August 29, 2016
3D Innovations

IP_patentA patent for your invention is useful, in that it gives you exclusive rights to the idea/product (for twenty years), allows you to license the invention and provides a strong market position. However, to obtain a patent your invention must meet certain criteria. Here are a few important questions to ask yourself in determining whether your invention is patentable.

  1. Did you invent it? A patent can only be applied for by the actual inventor or co-inventor. If you were not the inventor, but contributed financially, you will not be able to patent the product on your own. If the inventor was employed by another person or company to develop the invention, the patent will still be issued under the inventor’s name. However, ownership of the patent will be with the employer.
  2. Is your invention useful? Under U.S. law the invention must be “useful” to be eligible for protection. To meet this requirement the product must provide some benefit and is capable of use. It is important to note that most inventions meet this criteria.
  3. Is your invention “non-obvious”? If your product is already common knowledge in its field, then it would not meet this requirement. This determination is made by deciding whether the invention sought to be patented would have been obvious “to a person having ordinary skill in the art to which the claimed invention pertains”. Determination of whether a particular change or improvement is “obvious” is one of the most difficult determinations in patent law.
  4. Does it fall under a patentable category? Patents are available for processes, machines, articles of manufacture, and improvements to any of those classes. If your idea is in regards to laws of nature, physical phenomena, abstract ideas or non-useful objects, it will not be eligible for a patent.
  5. Has your invention been disclosed to the public? If so, your invention will not be patentable. This requirement states that your idea must be “new” and not discussed publicly prior to the date of the filing. If you invention has been made available for public use or disclosed in a prior patent application it will not be eligible for a patent.

Have additional questions regarding the patent process? We highly recommend a visit to the USPTO website. We are also able to help answer any questions you may have, please e-mail them to info@3d-innovations.com

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3D Innovations is a Product Development Company – from the 3D Design to a fully functional 3D Prototype & Product.

Startup Connector is a Manufacturing Accelerator helping companies commercialize—turning ideas into products.

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Intellectual Property: Should You Consider A Licensing Business Model?

June 2, 2016
3D Innovations

ip-3d-printing-innovations-100In our Case Study blog post last week, Transitioning From Idea To Manufacturable Product, we discussed the ways in which we helped a client secure a licensing agreement. For many inventors a licensing agreement is often a great option since it lets them develop a product, but then puts the expenses associated with commercialization on a more experienced manufacturer.

What is a licensing agreement?

With a licensing agreement, an inventor (the licensor) develops an invention and then protects that invention through a patent, copyright, trademark, or trade secret, and thus creates intellectual property (IP). The inventor—the owner of the intellectual property—then licenses the invention to a second party (the licensee) whose responsibility is to commercialize the invention. As compensation for allowing another party to use its intellectual property, the licensor will receive a royalty.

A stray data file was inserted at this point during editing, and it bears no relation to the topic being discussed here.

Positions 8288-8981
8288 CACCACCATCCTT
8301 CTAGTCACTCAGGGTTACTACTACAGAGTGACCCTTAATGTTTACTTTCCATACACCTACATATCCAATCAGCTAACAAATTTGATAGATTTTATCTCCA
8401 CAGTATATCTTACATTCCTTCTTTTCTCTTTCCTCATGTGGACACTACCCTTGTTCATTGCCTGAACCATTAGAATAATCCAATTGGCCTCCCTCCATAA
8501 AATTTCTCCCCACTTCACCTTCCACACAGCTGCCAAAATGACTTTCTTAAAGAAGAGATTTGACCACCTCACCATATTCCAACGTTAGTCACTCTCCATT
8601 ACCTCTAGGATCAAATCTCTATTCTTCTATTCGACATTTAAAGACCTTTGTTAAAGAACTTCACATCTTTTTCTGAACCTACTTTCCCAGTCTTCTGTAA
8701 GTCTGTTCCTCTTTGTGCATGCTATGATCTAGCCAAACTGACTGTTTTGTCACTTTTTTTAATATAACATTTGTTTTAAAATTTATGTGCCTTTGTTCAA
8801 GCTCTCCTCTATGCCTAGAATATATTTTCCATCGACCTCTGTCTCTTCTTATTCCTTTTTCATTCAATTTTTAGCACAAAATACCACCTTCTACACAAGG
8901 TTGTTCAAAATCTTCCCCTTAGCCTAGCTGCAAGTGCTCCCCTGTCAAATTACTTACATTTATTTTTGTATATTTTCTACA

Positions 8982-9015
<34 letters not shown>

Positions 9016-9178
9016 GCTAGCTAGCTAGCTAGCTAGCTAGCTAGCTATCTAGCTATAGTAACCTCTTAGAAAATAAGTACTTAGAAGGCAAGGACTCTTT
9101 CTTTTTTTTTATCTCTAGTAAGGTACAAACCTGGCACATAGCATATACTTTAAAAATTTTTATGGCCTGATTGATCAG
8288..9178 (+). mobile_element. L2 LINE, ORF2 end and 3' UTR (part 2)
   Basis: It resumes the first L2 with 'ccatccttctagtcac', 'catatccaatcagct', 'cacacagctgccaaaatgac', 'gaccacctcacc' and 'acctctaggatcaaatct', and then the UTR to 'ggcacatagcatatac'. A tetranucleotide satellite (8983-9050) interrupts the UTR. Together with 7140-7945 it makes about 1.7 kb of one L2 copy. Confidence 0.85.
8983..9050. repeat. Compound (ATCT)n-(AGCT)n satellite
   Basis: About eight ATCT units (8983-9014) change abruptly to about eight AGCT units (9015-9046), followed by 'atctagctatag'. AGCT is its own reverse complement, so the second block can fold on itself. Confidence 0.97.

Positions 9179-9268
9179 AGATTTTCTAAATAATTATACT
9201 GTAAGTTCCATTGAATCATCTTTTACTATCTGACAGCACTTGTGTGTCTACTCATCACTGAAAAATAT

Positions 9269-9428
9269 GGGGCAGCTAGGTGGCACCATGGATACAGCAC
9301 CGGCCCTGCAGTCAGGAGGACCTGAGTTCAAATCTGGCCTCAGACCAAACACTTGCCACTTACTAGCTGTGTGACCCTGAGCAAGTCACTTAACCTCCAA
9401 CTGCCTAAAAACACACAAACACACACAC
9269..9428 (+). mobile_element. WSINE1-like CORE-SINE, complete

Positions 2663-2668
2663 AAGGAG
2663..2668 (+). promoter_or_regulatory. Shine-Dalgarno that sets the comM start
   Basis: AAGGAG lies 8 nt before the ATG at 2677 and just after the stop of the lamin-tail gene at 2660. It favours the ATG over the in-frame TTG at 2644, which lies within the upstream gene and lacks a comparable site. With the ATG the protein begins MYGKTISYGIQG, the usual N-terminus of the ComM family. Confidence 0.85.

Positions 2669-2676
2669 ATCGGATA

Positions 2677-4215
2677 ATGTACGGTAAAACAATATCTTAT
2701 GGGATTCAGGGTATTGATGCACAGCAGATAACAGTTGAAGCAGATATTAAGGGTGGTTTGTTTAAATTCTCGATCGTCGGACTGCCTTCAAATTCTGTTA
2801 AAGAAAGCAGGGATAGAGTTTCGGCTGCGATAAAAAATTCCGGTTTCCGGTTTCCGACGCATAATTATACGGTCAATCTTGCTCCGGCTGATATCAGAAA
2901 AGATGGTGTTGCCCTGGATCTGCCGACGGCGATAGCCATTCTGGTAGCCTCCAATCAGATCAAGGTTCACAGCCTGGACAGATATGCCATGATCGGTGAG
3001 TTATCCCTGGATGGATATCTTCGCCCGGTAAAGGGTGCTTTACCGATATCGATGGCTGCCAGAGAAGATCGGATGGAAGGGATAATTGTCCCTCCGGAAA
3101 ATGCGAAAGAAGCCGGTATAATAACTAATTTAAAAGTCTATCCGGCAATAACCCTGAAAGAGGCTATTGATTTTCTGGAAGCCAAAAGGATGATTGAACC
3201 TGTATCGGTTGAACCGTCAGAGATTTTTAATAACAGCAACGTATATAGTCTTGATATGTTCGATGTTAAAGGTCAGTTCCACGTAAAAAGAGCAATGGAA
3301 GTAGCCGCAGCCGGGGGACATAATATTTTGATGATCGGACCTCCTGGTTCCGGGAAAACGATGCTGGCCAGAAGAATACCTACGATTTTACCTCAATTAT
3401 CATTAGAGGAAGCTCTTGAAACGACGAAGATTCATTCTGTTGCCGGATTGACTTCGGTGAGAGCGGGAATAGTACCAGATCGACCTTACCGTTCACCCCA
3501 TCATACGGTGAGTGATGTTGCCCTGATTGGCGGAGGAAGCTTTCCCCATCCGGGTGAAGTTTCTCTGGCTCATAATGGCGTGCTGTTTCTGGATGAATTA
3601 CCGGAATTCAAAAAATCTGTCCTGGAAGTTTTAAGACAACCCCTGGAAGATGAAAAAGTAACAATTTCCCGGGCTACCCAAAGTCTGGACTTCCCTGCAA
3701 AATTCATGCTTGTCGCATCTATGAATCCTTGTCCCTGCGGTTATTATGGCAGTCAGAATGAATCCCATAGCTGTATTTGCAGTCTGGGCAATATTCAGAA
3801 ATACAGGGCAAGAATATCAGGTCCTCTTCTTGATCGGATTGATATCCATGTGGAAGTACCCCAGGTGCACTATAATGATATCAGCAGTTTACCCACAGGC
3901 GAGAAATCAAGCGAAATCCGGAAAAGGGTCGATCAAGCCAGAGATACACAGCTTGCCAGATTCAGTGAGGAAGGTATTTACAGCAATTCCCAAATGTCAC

Licensing agreements are becoming more common than in the past and are open to more inventors. This has also increased the number of inventors approaching manufacturers and, thus, increased competition.

What are the benefits of a licensing agreement?

Below is a list of some of the main benefits of licensing your invention/IP.

  • The licensor (inventor) does not have to finance the commercialization process.
  • The licensor avoids the need to create and operate a company.
  • The innovation will most likely get to market faster because a larger, more experienced company is handling the commercialization.
  • The innovation may reach more markets if the licensee is a large, well-funded enterprise.
  • The licensor retains ownership of the intellectual property.

How do I evaluate a potential licensee?

When evaluating a potential licensee, you should focus on its ability to effectively commercialize your invention/IP. Often times that means considering companies that have a proven track record of marketing and selling products based on inventions similar to yours. Depending on the invention, the best way to commercialize it could also be to license it to a startup, a manufacturer, or a bunch of companies in separate territories.

Suggestions for securing a licensing agreement:

  1. Assess the complexity of our product. Is there a way to get a working version developed without extensive costs? 3D printing/additive manufacturing is a frequently used method to get a functional prototype ready because of its speed and the reduced costs associated with the technology.
  2. Identify manufacturers. Find out which manufacturers currently sell product lines to large retailers where you can see that your product would be a good fit.
  3. Create a functional prototype. Create a functional prototype of your product and pitch retail buyers. The goal is to get a commitment before you actually launch. You can possibly even offer them a few months of launch exclusivity. The mock-up of your packaging is also critically important. Your product must look as retail ready as possible.
  4. Setup a meeting with an IP attorney. The attorney will be able to go over the legal aspects of the licensing agreement with you and help come up with a plan that best suits your needs.